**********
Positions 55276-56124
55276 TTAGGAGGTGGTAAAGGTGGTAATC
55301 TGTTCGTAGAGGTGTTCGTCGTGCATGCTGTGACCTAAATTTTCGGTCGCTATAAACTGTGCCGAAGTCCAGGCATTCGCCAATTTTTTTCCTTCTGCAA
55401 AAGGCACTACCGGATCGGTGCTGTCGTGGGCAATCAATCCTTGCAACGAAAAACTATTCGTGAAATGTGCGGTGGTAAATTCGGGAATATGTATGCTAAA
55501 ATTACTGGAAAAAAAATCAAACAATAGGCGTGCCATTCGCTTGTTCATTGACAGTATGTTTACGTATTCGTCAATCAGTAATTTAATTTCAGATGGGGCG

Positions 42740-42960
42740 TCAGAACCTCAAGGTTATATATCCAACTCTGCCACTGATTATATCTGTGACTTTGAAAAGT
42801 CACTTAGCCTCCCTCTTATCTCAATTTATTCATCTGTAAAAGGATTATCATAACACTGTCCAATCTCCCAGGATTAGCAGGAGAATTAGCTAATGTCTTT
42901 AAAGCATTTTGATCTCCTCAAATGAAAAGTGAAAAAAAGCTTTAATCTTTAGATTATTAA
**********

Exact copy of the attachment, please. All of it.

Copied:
Positions 55276-56124
55276 TTAGGAGGTGGTAAAGGTGGTAATC
55301 TGTTCGTAGAGGTGTTCGTCGTGCATGCTGTGACCTAAATTTTCGGTCGCTATAAACTGTGCCGAAGTCCAGGCATTCGCCAATTTTTTTCCTTCTGCAA
55401 AAGGCACTACCGGATCGGTGCTGTCGTGGGCAATCAATCCTTGCAACGAAAAACTATTCGTGAAATGTGCGGTGGTAAATTCGGGAATATGTATGCTAAA
55501 ATTACTGGAAAAAAAATCAAACAATAGGCGTGCCATTCGCTTGTTCATTGACAGTATGTTTACGTATTCGTCAATCAGTAATTTAATTTCAGATGGGGCG

Positions 42740-42960
42740 TCAGAACCTCAAGGTTATATATCCAACTCTGCCACTGATTATATCTGTGACTTTGAAAAGT
42801 CACTTAGCCTCCCTCTTATCTCAATTTATTCATCTGTAAAAGGATTATCATAACACTGTCCAATCTCCCAGGATTAGCAGGAGAATTAGCTAATGTCTTT
42901 AAAGCATTTTGATCTCCTCAAATGAAAAGTGAAAAAAAGCTTTAATCTTTAGATTATTAA